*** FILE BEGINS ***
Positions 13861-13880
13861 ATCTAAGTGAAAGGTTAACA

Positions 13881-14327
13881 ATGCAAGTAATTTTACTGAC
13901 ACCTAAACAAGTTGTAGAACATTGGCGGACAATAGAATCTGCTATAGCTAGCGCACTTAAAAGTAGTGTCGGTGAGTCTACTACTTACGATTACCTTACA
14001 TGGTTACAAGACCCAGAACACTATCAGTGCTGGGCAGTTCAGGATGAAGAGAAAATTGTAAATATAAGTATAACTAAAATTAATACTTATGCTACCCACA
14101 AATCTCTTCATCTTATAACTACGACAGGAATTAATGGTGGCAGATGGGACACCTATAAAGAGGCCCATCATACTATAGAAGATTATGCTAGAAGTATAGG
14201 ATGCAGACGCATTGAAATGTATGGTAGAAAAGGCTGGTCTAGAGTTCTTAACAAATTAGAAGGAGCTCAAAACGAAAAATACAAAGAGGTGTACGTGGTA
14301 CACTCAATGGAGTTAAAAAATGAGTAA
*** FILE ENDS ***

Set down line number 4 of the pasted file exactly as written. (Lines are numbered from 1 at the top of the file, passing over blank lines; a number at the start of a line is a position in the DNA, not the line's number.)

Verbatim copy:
13881 ATGCAAGTAATTTTACTGAC